In the past number of years, Clare Rothschild has produced two specific works that cohere directly with my research interests: Didache and Hebrews. Both of these volumes are published through Mohr Siebeck and will more than likely be quite helpful for the study of early Christianity.

Hebrews as Pseudepigraphon

Hebrews as Pseudepigraphon: The History and Significance of the Pauline Attribution of Hebrews. WUNT I 235. Tübingen: Mohr Siebeck, 2009. Pp. XVII–287. ISBN: 978-3-16-149826-8. 89,00 €.

I was first introduced in this book when I too began work on the reception of Hebrews in the 2nd century. This book was one that I returned to many times with methodological questions and imitation patterns. I found this book to be a kind of New Testament and Early Christianity Disneyland. It focused on Hebrews. It was historical critical and part of the biblical studies thread. It engaged MS data. It offered comments on the reception of Hebrews up through Augustine and Jerome.

Having the impetus of such project in the postscript of Hebrews (Heb 13:20–25), Rothschild’s main aim is that the author of Hebrews composed the postscript in such a way to imitate Paul and appear similar to one of his prison epistles. In this volume, Rothschild convincingly demonstrates that the Hebrew’s pre-fourth century Western rejection is merely an unsustainable argument. For the major portions of the earliest expressions of the church, Paul was deemed the author of Hebrews.

This volume, by no means, is aimed at suggesting the historical Paul is the author of Hebrews. Rather, it recognizes how the earliest traditions generally affirmed Pauline authorship and how Hebrews has close affinities to Paul’s undisputed letters, Acts, and generally coheres with early Paulinisms. It is without doubt that discussions of Hebrews authorship and reception of Hebrews will regularly consult and glean from Rothschild’s contribution.

Chapter Division:

  1. Introduction
  2. Early Reception History of Hebrews: Rejected in West?
  3. History of Scholarship: status quaestionis of the Pauline Attribution of Hebrews
  4. Literary Dependence: The Imitation of Paul in Hebrews
  5. Hebrews as Pseudepigraphon
  6. Prophecy and Authorship in Hebrews
  7. Reductio ad Absurdum
  8. Conclusion

New Essays on the Apostolic Fathers

New Essays on the Apostolic Fathers. WUNT I 375. Tübingen: Mohr Siebeck, 2017. Pp. XVI–304. ISBN: 978-3-16-155134-5. 129,00 €.

This collection of articles was the product of a course that she taught at Lewis University in 2015. Rothschild developed a number of ideas that stimulated initial curiosities. She presented ch. 12, “Travelers and Christ-Mongers in Didache 12:1–5” at SBL Atlanta 2015—which I attended. It was helpful to review my notes from the session and to see the final product.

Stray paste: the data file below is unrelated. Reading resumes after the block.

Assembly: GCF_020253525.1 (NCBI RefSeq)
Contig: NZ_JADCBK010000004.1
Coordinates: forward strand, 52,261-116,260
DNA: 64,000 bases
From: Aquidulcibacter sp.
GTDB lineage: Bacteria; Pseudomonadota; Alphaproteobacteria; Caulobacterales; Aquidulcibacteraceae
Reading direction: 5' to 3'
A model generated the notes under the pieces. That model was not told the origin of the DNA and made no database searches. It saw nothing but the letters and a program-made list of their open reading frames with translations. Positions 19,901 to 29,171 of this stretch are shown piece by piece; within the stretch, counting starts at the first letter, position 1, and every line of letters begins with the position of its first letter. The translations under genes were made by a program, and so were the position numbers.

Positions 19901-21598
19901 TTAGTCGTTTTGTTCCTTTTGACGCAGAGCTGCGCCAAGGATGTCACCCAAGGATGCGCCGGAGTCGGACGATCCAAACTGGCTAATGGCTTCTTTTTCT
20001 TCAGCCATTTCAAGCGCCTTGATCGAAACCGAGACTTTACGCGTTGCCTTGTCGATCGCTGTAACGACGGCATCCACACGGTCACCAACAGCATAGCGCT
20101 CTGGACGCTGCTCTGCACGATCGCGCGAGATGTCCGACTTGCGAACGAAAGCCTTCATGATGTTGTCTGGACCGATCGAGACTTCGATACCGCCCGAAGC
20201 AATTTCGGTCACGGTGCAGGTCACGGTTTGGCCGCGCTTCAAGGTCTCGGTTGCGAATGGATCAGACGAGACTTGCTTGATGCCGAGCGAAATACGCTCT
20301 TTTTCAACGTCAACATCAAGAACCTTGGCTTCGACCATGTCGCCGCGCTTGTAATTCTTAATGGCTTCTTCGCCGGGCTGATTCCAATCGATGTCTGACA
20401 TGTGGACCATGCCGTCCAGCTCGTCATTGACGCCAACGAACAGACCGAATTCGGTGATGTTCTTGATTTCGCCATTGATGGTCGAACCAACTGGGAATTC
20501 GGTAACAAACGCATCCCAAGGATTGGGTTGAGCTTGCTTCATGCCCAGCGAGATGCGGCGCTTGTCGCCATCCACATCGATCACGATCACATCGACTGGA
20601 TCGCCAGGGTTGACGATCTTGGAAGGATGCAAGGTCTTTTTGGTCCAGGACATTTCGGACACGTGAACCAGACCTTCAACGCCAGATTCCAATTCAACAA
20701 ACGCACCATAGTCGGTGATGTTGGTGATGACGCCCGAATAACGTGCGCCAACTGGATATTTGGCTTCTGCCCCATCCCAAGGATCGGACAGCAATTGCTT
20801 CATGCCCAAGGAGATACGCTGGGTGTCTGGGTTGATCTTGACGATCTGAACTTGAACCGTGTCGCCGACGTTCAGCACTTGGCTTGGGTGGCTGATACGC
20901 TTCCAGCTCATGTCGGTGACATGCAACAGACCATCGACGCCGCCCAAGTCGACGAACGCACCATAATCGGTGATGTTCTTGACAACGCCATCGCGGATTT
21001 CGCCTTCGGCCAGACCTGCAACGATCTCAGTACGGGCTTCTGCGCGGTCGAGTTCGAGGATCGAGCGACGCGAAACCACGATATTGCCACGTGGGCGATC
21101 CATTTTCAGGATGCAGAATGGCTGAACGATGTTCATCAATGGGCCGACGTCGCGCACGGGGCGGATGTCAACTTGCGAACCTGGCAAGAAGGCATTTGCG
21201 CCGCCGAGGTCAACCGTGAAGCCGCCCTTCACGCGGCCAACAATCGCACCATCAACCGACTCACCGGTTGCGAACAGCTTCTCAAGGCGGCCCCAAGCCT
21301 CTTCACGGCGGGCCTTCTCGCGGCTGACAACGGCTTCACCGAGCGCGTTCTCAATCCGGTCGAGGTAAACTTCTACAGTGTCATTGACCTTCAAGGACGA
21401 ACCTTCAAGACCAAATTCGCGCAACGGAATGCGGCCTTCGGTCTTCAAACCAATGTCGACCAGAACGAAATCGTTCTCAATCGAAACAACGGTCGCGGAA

In this essay on the Didache, she explores the history of interpretation of Did. 12.1–5, the two neologisms (παρόδιος and χριστέμπορος), and suggests a reading that is sensitive to the literary context and dissolves concerns of the sections integrity.

Although my primary criticism of this chapter bears no direct counter to her thesis, her suggestion of the structural analysis of Didache neglects to incorporate the essential discussions of this debate. More specifically, she offers no assessment or incorporation of Nancy Pardee’s The Genre and Development of Didache, whereby Pardee applies discourse analysis text delimitation to the whole of the Didache in order to structure the Didache. For example, Rothschild does not offer the normal, and generally accepted structure of the Didache’s Two Ways, the problem of Did. 6.3, or the structure of Did. 15–16.

Regardless of these passing comments, Rothschild’s recent work predominantly focuses upon 1 Clement and will need to land on anyone’s desk that is seriously researching the Apostolic Fathers. This volume will place Rothschild’s voice immediately into Apostolic Father’s discussions for years to come.

Chapter Division:

  1. Introduction
  2. On the Invention of Patres Apostolici
  3. Reception of First Corinthians in First Clement
  4. 1 Clement as Pseudepigraphon
  5. Παιδεία as Solution to Στάσις in 1 Clement
  6. Golden Calf Incident in 1 Clement
  7. “Where Their Worm Dieth Not”: The Phoenix Legend in 1 Clement 25
  8. “Belittling” or “Undervaluing” in 2 Clem. 1:1–2?
  9. Two dispositions in 2 Clement 2
  10. Sailing Past the Competition: Eueretism in 2 Clement 7
  11. Evaluating Masculinity: The Quintus Incident in Light of the Second Sophistic
  12. Travelers and Christ-Mongers in Didache 12:1–5
  13. Epistle of Barnabas and Secession through Allegory
  14. Diognetus and the Topos of the Invisible God
  15. Somatic Effects of Irascibility in Hermas, Mandates 5.1.3 (33.3).

About the Author:
Shawn J. Wilhite

Shawn J. Wilhite is currently Assistant Professor of Christian Studies at California Baptist University. His research interests include New Testament and Early Christianity, Epistle to Hebrews, History of New Testament Interpretation, Early Christian and Patristic Hermeneutics, and the Apostolic Fathers.

Shawn J. Wilhite